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About acrashb

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    Senior Member


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  • Interests
    WWII and later tactical ground simulation. Esp. armour. Guns, target shooting.
  • Occupation
    IT exec management

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  1. And he would have had several tries. Most people would need several tries with a rifle, on a bench / bipod. And the wind would have been almost completely quiet. Still, another great shooting example by JM.
  2. Nope. At close range, .223 / 5.56 (lead core) will go through 1/4" (6mm) steel like butter. So, a 7.62x54r will go through more steel. 8mm would not be a stretch.
  3. This is one of the best cases for using torrents. I'm currently downloading, not very quickly, but with total reliability. Client is http://www.utorrent.com/?client=utorrent2210 Got the torrent link from GH.
  4. Someone's touchy. I wasn't shooting anyone, just prompting BF to have a look and consider a tank-rider-specific code change.
  5. Which may be related to passenger coding for normal vehicles... but should be a special case for riding a tank. Jumping off at speed is dangerous... so is being shot at while sitting in plain sight.
  6. In both cases, the extended ranges on sights are for area fire. It takes a damn good shot, with a modern rifle / scope, ballistic data card, light wind, perfect range information (laser ranged or pre-measured), and good meteorological information, to make an upper-body shot at 800 yards on a stationary target in good light. With a WWII iron-sighted rifle and regular infantry, not happening. It would have been set sights at 800 yards, volley fire the entire company to suppress. Or more likely: keep your heads down while the LT calls in arty. I don't know about AT guns; presumably they had ranging gear and could make use of it.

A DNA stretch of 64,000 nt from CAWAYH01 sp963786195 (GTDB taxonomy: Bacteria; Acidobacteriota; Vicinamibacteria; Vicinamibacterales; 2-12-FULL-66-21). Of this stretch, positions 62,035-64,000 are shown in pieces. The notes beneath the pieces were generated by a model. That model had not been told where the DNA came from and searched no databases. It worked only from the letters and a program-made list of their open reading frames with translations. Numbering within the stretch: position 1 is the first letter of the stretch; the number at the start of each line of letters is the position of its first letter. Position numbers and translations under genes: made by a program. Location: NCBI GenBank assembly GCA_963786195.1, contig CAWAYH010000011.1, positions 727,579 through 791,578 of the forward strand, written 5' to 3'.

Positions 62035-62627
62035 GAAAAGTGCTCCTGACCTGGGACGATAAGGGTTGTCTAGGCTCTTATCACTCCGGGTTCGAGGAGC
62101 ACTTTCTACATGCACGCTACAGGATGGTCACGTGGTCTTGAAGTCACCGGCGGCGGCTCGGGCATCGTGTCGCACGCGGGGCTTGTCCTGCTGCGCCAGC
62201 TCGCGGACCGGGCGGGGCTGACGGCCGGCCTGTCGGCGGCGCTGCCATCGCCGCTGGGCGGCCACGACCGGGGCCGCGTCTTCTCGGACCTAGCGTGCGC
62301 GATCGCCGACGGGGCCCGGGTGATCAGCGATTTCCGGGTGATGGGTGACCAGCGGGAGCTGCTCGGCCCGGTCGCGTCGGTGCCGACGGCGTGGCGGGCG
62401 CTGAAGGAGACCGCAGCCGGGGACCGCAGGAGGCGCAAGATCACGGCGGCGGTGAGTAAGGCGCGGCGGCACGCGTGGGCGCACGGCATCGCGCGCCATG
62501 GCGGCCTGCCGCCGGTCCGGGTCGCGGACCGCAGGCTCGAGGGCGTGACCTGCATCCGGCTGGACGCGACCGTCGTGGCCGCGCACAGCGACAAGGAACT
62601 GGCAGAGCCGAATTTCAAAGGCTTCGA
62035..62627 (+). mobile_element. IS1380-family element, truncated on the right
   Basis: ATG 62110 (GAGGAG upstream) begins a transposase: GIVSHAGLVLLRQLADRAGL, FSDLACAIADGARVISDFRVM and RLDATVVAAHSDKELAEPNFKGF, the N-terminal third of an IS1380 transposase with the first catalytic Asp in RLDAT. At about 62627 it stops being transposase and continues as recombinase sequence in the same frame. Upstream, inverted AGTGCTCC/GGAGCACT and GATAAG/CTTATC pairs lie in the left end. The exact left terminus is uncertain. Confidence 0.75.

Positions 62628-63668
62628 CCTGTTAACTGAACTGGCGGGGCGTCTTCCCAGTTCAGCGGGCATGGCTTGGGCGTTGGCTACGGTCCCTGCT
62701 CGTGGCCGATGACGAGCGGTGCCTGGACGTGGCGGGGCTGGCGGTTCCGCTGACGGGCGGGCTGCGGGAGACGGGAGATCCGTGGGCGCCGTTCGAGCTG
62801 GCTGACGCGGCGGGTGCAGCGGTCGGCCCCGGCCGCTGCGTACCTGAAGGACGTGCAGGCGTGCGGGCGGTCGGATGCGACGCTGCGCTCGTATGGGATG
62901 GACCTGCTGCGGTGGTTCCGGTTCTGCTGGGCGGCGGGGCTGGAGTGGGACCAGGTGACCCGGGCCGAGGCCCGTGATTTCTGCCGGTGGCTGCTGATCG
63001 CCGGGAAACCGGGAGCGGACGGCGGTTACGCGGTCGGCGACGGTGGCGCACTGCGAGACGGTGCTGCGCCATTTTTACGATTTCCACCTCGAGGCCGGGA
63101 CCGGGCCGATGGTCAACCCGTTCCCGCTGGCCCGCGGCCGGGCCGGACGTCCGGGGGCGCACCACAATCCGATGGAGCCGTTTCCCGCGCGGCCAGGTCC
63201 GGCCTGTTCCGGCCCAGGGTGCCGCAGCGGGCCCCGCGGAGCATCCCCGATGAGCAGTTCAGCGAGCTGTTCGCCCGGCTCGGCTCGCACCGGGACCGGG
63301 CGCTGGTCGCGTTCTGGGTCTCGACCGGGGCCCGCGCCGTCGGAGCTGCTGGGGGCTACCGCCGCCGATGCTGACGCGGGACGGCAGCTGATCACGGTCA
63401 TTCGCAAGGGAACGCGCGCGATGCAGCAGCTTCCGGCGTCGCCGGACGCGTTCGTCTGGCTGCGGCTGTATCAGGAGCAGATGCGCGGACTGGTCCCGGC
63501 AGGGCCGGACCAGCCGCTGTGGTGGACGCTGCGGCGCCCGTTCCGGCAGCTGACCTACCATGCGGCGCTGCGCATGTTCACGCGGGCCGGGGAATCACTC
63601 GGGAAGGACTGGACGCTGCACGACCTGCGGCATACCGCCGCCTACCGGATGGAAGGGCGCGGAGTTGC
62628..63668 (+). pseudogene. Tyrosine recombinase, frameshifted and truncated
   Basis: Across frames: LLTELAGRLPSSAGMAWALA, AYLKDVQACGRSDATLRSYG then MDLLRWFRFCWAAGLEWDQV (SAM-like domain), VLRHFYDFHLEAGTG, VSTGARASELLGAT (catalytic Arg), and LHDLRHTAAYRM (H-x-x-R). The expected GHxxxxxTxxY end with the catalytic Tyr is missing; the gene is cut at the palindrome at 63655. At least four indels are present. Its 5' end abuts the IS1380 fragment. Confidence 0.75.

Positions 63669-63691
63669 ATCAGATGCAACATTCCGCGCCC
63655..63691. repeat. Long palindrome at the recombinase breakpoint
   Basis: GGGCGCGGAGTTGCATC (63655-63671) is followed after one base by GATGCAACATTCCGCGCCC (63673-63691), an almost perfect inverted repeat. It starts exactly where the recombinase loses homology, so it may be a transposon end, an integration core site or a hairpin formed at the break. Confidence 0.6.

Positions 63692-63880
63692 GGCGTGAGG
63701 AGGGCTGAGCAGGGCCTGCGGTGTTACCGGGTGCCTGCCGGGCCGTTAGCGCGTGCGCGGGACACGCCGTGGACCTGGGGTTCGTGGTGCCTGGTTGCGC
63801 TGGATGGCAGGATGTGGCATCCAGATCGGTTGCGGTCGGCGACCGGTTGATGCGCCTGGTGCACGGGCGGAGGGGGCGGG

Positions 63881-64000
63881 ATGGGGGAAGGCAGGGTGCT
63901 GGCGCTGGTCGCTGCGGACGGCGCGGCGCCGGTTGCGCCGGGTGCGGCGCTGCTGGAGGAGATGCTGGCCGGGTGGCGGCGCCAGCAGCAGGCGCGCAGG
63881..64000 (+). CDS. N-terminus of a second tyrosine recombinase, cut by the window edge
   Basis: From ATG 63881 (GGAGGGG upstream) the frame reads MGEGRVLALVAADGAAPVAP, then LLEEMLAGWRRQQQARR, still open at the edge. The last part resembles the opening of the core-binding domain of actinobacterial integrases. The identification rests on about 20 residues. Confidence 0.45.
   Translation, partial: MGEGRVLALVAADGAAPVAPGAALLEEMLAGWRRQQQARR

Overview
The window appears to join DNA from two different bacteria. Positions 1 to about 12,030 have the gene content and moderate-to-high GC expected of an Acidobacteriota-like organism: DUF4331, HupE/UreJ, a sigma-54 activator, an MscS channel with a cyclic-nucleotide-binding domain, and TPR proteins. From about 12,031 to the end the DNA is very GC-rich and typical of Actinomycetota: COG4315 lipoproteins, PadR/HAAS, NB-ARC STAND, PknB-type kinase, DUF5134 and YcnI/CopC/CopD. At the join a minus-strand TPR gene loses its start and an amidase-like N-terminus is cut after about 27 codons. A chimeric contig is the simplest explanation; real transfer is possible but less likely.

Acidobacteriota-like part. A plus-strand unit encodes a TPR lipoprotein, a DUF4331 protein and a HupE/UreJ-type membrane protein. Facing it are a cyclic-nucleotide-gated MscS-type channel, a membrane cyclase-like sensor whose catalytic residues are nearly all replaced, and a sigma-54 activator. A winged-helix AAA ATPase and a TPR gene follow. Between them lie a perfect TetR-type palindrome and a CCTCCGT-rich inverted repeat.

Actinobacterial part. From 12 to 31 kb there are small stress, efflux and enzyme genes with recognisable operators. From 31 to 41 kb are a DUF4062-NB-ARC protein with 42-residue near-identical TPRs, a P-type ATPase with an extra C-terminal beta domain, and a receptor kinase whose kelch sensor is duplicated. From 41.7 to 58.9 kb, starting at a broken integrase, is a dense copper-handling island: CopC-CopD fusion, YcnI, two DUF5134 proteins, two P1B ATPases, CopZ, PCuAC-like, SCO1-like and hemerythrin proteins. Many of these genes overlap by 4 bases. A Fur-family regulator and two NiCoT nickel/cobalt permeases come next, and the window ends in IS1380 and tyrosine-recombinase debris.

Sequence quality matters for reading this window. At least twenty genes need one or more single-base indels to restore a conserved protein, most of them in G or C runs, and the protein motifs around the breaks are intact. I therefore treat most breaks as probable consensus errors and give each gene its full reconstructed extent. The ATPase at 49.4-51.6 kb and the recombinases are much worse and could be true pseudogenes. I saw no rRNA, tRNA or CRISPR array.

7. Some reading that you may find inspiring (I use it for development design teams with great results): The Design of Everyday Things: Revised and Expanded Edition
  8. I have one of those - it will also write underwater. Although I would not like to be holding it at that time, as I can't hold my breath all that long.
  9. Get them in an "L" and turning quickly (bearing in mind that they have to spot the flank attack first) won't be much of an issue. The important adjunct to adjusting turning speed being adjusting spotting at the same time.
  10. We have been told before that residual energy is accounted for. So a penetration by a 20mm will have less effect than a penetration by a 76mm. But this wasn't a penetration as such, according to the hit label - it was a ricochet into an opening (the hatch).
  11. To add to what has been said, when a bullet strikes something and bounces, there are two basic outcomes: either it fragments and spatters, or it deflects (aka "ricochet"s). Spatter is nasty (I still have a small piece of brass embedded in my cheek) but will not cut much other than skin, plastic, and cardboard (even a thin sheet of plywood will stop it for a few rounds). Deflections maintain almost all the energy that the bullet had before impact. A deflected bullet will not travel far, because it it no longer aerodynamic, but at short range is quite dangerous. And, at least some 7.92 was AP (steel core). So a deflection need only penetrate the thin brass casing of a shell - or it could strike the primer of the shell, which would cause an enthusiastic release of high-temperature, flaming propellant. Neither of these things are a serious issue with safety cartridges (rifle / pistol rounds) - but perhaps the propellant in tank shells is more dangerous (I don't know). It is certainly present in greater quantity!
  12. Agreed. Strike hard to take Stalingrad, then the final capital. Also should have let Norway alone. Focus, focus, and more focus. Of course, it is easy to second-guess from here!
  13. Yes - in CMx1 tank fire was often (usually?) bracketed until the hit.
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